Asian elephants born to stressed mothers feel the impact for the rest of their lives. New research has shown how elephants born into stressful situations not only have fewer offspring over their lives, but they also age faster.
“Poor early life conditions have been linked to many disease outcomes in humans, but is unknown whether stress in early life also speeds up aging rates in long-lived species,” explains Dr. Hannah Mumby, lead author of the study published in Scientific Reports. To investigate this, they turned to another long-term data set of a long-lived species, the Asian elephant (Elephas maximus).
In Myanmar (Burma), there is an extensive history of using Asian elephants as transport and draft animals in the timber industry. Currently, there are around 5,000 in semi-captive use in Myanmar, where they are used for work during the day, but released into the forest at night to forage in their family groups and mix with other captive and wild elephants in the region. The government timber corporation has kept meticulous records of all state-owned elephants, including which females had offspring and when. These records span almost a century and include around 10,000 individual elephants.
To work out at what point during the year the captive elephants were under most stress, the researchers collected the poop of mature females and analyzed it for indicators of stress, called glucocorticoid metabolites, over the period of a year. From this, they were able to ascertain that the most stressful few months coincided with when the animals started work again at the beginning of the monsoon season, during which time they work hard dragging heavy logs to the rivers.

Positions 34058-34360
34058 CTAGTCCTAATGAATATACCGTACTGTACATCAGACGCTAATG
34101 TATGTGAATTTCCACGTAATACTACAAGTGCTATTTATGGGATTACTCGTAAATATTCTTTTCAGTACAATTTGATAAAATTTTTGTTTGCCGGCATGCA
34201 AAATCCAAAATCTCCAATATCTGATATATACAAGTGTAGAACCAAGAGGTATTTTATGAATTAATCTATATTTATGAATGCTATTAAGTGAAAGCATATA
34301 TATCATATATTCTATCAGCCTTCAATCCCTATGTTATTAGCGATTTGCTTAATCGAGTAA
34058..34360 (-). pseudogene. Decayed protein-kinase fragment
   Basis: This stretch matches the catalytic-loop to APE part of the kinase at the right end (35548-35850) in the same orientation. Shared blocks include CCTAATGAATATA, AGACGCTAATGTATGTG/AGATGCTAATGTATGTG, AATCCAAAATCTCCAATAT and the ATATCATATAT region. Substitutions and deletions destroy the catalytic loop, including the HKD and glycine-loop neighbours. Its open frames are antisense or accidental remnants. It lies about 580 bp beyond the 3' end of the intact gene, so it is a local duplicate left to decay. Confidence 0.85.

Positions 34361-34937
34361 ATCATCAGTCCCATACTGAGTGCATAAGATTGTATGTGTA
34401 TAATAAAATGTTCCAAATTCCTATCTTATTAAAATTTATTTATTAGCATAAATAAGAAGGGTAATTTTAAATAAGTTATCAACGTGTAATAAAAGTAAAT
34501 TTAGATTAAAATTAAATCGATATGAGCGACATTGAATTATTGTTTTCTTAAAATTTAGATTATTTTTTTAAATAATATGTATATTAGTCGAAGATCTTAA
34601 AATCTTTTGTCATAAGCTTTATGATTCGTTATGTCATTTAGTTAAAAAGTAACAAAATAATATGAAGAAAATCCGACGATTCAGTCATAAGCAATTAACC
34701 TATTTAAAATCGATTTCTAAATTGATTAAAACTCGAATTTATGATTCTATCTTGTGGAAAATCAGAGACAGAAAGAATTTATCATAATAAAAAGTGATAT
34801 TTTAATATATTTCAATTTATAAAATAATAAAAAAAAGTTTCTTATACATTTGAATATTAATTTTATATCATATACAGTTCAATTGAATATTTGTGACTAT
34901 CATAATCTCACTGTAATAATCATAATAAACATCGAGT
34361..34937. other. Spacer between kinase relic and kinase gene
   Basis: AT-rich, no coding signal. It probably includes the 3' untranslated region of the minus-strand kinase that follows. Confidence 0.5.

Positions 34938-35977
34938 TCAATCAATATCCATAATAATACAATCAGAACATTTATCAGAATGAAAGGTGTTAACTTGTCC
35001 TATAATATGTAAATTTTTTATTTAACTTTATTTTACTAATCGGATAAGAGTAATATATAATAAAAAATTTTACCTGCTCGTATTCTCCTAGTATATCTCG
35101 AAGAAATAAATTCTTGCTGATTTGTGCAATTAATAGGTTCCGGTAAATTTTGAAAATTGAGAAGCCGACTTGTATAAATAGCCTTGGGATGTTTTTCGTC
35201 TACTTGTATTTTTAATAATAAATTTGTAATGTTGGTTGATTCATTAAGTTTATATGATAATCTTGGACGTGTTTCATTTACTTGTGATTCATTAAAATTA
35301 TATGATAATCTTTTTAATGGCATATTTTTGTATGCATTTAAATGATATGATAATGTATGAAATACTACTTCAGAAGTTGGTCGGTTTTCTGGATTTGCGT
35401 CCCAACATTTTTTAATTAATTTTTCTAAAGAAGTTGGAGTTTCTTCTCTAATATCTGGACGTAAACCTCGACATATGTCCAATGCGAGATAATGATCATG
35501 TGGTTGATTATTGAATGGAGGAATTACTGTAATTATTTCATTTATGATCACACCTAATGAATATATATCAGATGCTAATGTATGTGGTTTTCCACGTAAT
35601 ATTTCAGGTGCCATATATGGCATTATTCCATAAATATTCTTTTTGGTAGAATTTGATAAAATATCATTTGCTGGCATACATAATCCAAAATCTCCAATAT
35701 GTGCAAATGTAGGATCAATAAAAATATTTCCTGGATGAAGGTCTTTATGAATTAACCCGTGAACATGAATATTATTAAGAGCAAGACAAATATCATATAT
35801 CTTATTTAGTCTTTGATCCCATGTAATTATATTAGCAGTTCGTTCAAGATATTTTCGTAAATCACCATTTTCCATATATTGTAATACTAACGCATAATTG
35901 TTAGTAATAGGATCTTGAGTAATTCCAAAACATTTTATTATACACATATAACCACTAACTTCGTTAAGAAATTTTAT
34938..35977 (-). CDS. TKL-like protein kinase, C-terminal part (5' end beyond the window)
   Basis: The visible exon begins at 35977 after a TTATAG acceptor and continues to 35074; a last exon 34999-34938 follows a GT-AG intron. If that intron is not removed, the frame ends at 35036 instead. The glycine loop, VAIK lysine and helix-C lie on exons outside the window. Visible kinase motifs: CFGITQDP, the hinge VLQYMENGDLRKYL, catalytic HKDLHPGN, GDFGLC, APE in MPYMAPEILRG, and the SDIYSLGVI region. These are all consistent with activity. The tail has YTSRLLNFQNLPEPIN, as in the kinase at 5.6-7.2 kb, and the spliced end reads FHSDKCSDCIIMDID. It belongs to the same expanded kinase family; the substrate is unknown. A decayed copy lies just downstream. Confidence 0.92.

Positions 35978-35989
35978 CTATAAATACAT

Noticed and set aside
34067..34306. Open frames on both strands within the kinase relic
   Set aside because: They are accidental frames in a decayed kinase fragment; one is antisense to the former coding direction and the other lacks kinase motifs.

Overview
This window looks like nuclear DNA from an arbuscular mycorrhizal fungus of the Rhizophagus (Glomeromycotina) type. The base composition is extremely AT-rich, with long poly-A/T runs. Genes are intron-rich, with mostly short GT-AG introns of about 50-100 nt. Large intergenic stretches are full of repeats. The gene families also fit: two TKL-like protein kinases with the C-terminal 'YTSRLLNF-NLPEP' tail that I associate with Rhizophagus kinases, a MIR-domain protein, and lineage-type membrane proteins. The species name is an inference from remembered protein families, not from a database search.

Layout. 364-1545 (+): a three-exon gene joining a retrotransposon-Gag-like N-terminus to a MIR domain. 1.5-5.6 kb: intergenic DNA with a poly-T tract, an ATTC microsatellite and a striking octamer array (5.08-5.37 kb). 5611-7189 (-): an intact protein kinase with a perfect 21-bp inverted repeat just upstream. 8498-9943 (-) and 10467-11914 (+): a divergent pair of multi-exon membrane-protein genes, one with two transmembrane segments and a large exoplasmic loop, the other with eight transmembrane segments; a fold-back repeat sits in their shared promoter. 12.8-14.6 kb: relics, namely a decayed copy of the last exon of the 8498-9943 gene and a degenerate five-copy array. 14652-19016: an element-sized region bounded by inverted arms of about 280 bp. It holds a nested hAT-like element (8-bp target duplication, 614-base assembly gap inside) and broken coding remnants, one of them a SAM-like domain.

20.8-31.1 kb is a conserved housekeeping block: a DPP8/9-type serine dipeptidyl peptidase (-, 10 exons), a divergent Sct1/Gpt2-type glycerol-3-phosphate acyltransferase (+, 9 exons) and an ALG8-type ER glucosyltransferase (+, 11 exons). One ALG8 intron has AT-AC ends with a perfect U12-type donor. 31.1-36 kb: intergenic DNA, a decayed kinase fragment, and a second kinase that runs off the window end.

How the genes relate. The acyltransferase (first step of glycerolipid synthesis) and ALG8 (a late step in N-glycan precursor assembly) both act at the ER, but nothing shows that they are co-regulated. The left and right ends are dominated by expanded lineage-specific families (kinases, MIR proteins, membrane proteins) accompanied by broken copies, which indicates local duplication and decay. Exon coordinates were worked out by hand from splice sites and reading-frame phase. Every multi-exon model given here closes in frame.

They found that the female calves born during the high-stress period of the year had a lower chance of survival. But even those that did survive were then impacted for the rest of their lives. While these offspring were found to have higher rates of reproduction at an early age, overall they produced significantly fewer offspring over their entire lifetime. This is probably due to the fact that these elephants declined much more rapidly in older age.
“We found that the decline in reproduction with age is much steeper in the elephants born at the poorer time of year,” said Mumby, a researcher at the University of Sheffield. “Even though they reproduce slightly more when they're young, this still doesn't compensate for the steep decline and they end up with fewer offspring.” These results hint at the impact that a mother's stress might have on her offspring’s aging, and could have ramifications for how to manage Asian elephants, both in the wild and in captivity as their numbers continue to dwindle.